March 2, 2000
Vol. 19 No. 11

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    Eaton’s creation of octanitrocubane called ‘a triumph of synthetic chemistry’

    By Steve Koppes
    News Office

    Octanitrocubane is easier said than done.

    Some chemists once [eaton and zhang] by jason smiththought the compound, potentially the world’s most powerful non-nuclear explosive, would be impossible to create. Philip Eaton, Professor in Chemistry, has proven them wrong. He and his associate Mao-Xi Zhang, Research Associate in Chemistry, described their successful synthesis of the compound in the Jan. 17 international edition of the journal Angewandte Chemie.

    “I never had any doubt that octanitrocubane could exist, although many people did,” Eaton said. “But we did know from the beginning that we were going to have to learn a lot about fundamental chemistry before we could do this.”

    Eaton’s paper generated international media coverage that touted his synthesis of a powerful new explosive. Eaton and his colleagues, however, describe the work as an advance in fundamental chemistry.

    “Octanitrocubane is a beautiful molecule in the symmetry of its structure and the energy content of its bonds,” said David Oxtoby, the William Rainey Harper Professor in Chemistry and Dean of Physical Sciences.

    “It is also a triumph of synthetic chemistry. Phil Eaton and his research group have developed new methods of synthesis that will be useful for making other new molecules in the future.”

    Eaton credits scientists at the U.S. Army arsenal in Picatinny, N.J., for coming to him decades ago with the idea that led to the synthesis. The standard military explosive today, HMX, is less powerful than octanitrocubane and is difficult to safely manufacture because of its shock sensitivity. Part of the military’s interest in cubane stemmed from the belief that its chemical offspring, octanitrocubane, would be insensitive to shock.

    “In fact, you can hit octanitrocubane with a hammer and nothing happens,” Eaton said.

    Nevertheless, the compound is probably too expensive to synthesize to make it a practical military explosive, Eaton said. And that is just fine with him. “I’m not militaristic and have absolutely no desire to make bombs or explosives,” he said. “I resisted working on this project initially because of my own prejudices about explosives, and more honestly, because I hadn’t the slightest idea how to do it.”

    Then Eaton realized that in order to make octanitrocubane, he would first have to better understand the fundamental chemistry of its parent compound, cubane. At one time, chemists regarded cubane as impossible to synthesize because of its unusual geometry.

    Cubane is cube-shaped, with carbon atoms forming its eight corners, and a hydrogen atom attached to each carbon. Carbon atoms naturally bond at 109-degree angles. Skeptics assumed that the 90-degree bonding angles of cubane would strain the molecule beyond its breaking point. Nevertheless, in 1964, early in Eaton’s career at Chicago, he managed to synthesize cubane, which proved to be remarkably stable.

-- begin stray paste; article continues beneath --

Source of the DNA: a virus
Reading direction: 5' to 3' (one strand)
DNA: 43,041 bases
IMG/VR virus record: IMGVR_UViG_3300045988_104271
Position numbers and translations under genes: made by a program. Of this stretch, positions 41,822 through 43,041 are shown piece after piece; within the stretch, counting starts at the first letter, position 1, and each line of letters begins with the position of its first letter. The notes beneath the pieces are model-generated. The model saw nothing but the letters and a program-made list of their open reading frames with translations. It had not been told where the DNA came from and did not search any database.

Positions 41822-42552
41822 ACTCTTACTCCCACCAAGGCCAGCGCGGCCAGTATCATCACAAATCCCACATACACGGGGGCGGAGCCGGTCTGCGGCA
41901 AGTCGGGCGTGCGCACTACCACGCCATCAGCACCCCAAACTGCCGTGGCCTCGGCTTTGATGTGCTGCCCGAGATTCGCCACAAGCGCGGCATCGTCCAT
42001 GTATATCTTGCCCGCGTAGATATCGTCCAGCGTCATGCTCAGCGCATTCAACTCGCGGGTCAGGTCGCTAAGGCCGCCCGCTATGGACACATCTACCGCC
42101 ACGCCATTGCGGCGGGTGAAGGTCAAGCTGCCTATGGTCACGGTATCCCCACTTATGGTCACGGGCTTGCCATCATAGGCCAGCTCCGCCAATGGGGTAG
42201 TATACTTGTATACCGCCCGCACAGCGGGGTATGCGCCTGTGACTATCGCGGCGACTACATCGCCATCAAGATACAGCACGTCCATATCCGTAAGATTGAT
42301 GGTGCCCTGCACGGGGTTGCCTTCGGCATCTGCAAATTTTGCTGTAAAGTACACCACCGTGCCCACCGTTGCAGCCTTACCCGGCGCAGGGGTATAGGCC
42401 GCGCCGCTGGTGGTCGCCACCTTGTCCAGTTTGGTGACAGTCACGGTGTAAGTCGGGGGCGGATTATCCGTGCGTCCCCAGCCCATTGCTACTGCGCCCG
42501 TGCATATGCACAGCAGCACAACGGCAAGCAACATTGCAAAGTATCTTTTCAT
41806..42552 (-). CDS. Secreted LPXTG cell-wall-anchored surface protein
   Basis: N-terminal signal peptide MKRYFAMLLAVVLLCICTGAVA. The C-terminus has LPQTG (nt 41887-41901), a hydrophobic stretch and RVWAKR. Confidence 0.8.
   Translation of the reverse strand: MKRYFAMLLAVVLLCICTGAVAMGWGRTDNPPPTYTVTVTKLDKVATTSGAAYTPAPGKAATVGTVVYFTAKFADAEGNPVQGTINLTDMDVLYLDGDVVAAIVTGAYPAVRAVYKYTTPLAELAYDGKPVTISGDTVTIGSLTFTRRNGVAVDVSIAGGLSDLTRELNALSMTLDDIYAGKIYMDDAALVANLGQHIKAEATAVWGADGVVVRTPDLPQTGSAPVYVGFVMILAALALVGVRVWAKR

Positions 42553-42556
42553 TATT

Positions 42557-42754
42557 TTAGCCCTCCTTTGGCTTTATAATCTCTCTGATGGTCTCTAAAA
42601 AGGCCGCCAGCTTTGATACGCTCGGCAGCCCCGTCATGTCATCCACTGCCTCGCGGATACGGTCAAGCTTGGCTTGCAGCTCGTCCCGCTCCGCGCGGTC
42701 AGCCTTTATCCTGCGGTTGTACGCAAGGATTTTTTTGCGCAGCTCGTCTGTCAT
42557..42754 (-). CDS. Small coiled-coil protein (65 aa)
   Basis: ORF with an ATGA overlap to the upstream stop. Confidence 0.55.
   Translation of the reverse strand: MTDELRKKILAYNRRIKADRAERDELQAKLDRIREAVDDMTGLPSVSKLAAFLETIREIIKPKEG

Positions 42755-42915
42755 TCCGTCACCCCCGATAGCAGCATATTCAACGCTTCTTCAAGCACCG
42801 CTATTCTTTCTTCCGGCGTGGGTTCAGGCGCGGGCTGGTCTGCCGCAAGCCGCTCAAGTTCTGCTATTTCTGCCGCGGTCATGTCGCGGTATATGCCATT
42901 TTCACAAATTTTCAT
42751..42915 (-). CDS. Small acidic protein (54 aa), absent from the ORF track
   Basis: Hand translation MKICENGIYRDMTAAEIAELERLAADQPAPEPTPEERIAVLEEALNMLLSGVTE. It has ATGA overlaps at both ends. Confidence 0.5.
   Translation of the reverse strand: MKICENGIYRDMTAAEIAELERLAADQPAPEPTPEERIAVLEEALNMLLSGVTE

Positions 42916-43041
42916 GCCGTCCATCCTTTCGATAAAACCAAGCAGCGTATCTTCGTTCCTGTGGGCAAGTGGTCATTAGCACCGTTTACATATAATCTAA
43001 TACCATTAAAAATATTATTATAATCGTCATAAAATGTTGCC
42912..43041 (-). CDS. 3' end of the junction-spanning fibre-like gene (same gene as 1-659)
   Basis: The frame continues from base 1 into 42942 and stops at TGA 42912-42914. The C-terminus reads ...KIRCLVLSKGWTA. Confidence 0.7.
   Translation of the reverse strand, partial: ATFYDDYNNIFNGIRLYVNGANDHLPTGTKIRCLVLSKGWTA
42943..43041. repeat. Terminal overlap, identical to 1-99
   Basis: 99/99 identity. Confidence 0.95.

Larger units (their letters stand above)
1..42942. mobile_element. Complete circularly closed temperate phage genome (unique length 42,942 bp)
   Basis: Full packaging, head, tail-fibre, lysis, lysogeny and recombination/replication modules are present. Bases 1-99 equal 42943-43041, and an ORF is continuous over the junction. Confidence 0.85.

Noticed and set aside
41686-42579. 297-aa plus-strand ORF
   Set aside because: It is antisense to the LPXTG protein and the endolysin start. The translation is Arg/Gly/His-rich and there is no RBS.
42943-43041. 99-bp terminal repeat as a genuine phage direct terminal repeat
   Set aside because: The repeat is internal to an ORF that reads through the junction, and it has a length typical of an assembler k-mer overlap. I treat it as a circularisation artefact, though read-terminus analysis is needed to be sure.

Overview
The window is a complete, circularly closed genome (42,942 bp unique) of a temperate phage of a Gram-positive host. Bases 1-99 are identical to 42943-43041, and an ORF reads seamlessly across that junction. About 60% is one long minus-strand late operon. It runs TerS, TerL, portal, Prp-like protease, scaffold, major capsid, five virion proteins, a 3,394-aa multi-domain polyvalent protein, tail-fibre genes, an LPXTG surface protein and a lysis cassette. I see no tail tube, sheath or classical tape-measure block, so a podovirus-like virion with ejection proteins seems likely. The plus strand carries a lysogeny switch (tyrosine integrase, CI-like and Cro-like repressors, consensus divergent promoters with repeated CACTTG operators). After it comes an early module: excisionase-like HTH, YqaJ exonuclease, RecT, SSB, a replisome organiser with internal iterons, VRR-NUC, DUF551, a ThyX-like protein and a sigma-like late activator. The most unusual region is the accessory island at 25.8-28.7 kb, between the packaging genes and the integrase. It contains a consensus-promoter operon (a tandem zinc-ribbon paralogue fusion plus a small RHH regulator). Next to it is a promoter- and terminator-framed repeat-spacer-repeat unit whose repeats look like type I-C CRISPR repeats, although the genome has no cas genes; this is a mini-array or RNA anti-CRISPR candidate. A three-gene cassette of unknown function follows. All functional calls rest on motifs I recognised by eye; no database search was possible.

Eaton went on to other projects for a number of years, but the opportunity to further investigate cubane’s surprising chemistry lured him back. While in the process of researching cubane’s fundamental chemistry, Eaton’s group made a series of seminal discoveries that had nothing to do with explosives, but with the limits of bonding within organic structures. The U.S. Army and Navy funded all of these studies.

    “It turned out that we could use cubane as a starting material for looking at different kinds of limits in organic chemistry,” Eaton explained. “We found all kinds of things that nobody expected.”

    In one of his experiments, Eaton came up with a result that differed from the theoretically predicted result by a factor of a quadrillion. “I think that is the largest discrepancy between theory and experiment that’s ever been found,” Eaton said with a laugh. “The theory was looked at and corrected appropriately, and now we have a better theory.”

    Eaton’s latest achievement of synthesizing octanitrocubane began as a search to find ways to attach nitro groups––each consisting of a nitrogen atom connected to two oxygen atoms––to each of cubane’s carbons. These nitro groups are a component of almost every explosive, including TNT and nitroglycerin. But because of cubane’s special chemistry, attaching nitro groups to it required the development of entirely new techniques.

    Some of the discoveries that flowed from cubane chemistry hold potential for making biologically active materials.

    In a joint project with Northwestern University’s Rick Silverman, Eaton is studying interactions between cubane systems and some enzymes that play a key role in Parkinson’s disease. While the pharmaceutical implications of such research are uncertain at this stage, Eaton’s experience with octanitrocubane has shown how much knowledge can change.

    “Twenty years from now, that may be very different,” he said.